This is the first of a 2-part series. We're looking at how good collaboration between marketing and revenue management is vital for airlines to maximize success.
- (1) 3 Mistakes Your Marketing and Revenue Management Teams Are Making
- (2) 7 Ways to Bring Marketing and Revenue Management Together
Marketing and revenue management teams are both critical to an airline's success. Both teams have the same end goal: to drive revenue for the airline. But the differences between the two can often lead to difficulties with working together.
Here are 3 mistakes marketing and revenue management make when it comes to collaboration.
1. Working in Their Own Silos
This is the biggest mistake that marketing and RM teams can make. PWC’s 2015 Global Operations Survey found that 55% of companies work in silos, with each department making its own decisions on the most important capabilities. It’s usually justified as more productive because teams can stay focused within their own groups, especially if specific technical skills are required for a team.
But this lack of shared insights can lead to what’s called the “silo mentality” – a mindset where departments are inward-looking and hold back from giving information to others in the same company. Then if something goes wrong, it’s easier to point the finger at another team due to the lack of unity.
Without working together, there’s no chance to leverage the expertise of others. For example, RM might miss out on more accurate forecasting because they don’t have marketing’s insights about the search behaviour of potential passengers. Marketing might waste their budget promoting flights that are already close to selling out.
The battle for information can eventually grow into a turf war, with teams becoming protective of their insights without realizing that their refusal to help is holding the company back. This attitude can really break down company culture and affect the airline's bottom line.
2. Not Sharing Information Effectively
Even if RM and marketing teams break beyond their silos to share information with each other, there’s a right and a wrong way to do it. When it’s done poorly, the context gets lost, important updates are missed and it becomes hard to track decisions.
One issue is where data is kept. RM typically has to get data from many different systems in order to make a single decision. Meanwhile, marketing might not even be able to access key information until RM reports are shared. In the meantime, they’re also collecting data from various places. This reliance on multiple data sources and systems creates inefficiency.
Issues also grow when email is the main form of communication. You’ll become the victim of never-ending "reply all" email chains that quickly lose relevance to you, large attachments that can’t be downloaded and countless versions of the same important spreadsheet. And let’s not forget misinterpreting the tone of voice when you’re reading words and exclamation! points! from a screen!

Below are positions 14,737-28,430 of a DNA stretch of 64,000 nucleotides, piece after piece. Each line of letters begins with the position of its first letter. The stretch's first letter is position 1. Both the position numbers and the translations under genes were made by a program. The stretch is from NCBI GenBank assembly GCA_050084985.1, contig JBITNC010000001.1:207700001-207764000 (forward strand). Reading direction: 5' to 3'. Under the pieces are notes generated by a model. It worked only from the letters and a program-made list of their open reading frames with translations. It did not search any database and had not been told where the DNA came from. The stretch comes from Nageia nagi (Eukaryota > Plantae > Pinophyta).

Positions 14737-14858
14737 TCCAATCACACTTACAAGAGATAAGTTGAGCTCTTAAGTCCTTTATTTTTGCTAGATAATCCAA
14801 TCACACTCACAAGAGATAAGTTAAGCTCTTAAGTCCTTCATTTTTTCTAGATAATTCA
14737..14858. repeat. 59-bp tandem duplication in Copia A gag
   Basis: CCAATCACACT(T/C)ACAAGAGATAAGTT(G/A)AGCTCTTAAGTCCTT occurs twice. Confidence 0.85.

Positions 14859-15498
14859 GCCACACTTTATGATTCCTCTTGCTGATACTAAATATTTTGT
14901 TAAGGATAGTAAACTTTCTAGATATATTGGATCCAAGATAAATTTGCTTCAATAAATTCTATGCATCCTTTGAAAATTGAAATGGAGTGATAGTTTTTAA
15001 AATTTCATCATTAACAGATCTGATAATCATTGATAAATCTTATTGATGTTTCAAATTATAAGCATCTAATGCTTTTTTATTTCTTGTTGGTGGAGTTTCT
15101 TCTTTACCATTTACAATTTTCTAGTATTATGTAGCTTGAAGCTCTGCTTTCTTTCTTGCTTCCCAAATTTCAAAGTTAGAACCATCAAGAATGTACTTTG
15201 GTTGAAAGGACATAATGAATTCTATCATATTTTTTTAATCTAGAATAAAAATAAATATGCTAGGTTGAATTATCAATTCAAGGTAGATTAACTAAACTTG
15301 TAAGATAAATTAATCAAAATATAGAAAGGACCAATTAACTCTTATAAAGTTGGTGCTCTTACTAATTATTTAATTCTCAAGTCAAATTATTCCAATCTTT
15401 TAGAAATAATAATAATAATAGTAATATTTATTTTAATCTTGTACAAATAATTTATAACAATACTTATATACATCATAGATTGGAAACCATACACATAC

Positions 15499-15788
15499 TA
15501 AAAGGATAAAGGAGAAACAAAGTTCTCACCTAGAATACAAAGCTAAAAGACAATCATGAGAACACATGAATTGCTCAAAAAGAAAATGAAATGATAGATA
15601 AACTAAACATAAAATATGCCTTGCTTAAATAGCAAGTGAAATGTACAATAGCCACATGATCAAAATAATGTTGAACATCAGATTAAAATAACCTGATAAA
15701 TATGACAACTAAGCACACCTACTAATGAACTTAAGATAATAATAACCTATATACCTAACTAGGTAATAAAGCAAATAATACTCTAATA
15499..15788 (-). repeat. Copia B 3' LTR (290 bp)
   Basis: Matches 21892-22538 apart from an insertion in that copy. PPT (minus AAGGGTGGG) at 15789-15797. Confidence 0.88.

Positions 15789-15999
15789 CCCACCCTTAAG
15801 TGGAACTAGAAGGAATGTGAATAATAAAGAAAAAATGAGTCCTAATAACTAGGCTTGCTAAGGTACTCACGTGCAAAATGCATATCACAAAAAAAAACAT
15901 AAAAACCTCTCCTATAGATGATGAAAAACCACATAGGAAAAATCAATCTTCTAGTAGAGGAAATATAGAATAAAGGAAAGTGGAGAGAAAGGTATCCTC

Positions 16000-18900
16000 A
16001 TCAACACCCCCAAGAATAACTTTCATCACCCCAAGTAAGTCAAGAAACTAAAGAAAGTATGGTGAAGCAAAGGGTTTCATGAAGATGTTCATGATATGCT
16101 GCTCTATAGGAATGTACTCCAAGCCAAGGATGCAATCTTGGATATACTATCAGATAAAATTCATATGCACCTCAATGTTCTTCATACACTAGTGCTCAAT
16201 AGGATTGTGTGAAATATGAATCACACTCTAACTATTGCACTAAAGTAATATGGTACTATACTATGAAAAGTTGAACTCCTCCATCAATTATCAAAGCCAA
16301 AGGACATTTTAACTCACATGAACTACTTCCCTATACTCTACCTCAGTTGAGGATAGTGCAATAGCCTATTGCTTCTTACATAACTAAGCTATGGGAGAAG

Good practice comes in the form of transparency and regular contact. Scheduled catch-ups are a good start, but RM and marketing teams who only have meetings once a week will struggle to get timely information. In the fast-paced business of airlines, sharing Excel files or waiting until the next meeting isn’t enough.
3. Not Working Towards the Same Objectives
Airlines have a common goal – to make money and stay profitable. But beyond that, RM and marketing have their own specific goals. And unfortunately, these goals may not necessarily complement each other.
If RM and marketing are motivated to reach different objectives, they may ignore the needs of the other team at the company’s expense. Marketing might focus on growing website traffic and conversions by promoting popular routes. This may directly conflict with RM, who need marketing to focus efforts on flights that need an extra boost to reach their load factor targets.
Misaligned goals and objectives can cause RM and marketing to move in different directions. It can also mean using different calculations to measure the same metrics, which creates confusion and errors. Not only does this misalignment affect employee morale, it can also hurt the airline’s profits.
It starts from the top. If management doesn’t lead by example, there won’t be a common and unified vision across the departments. Organizational goals are needed to give direction, motivate employees and help evaluate performance. But without common overarching goals, teams lose sight of the bigger picture and act in their own best interests.
Do you recognize any of these mistakes within your own teams? If the answer is yes, the important thing to know is that you can bridge the gap between marketing and revenue management. In our next article we look at 7 different ways to bring marketing and revenue teams closer together.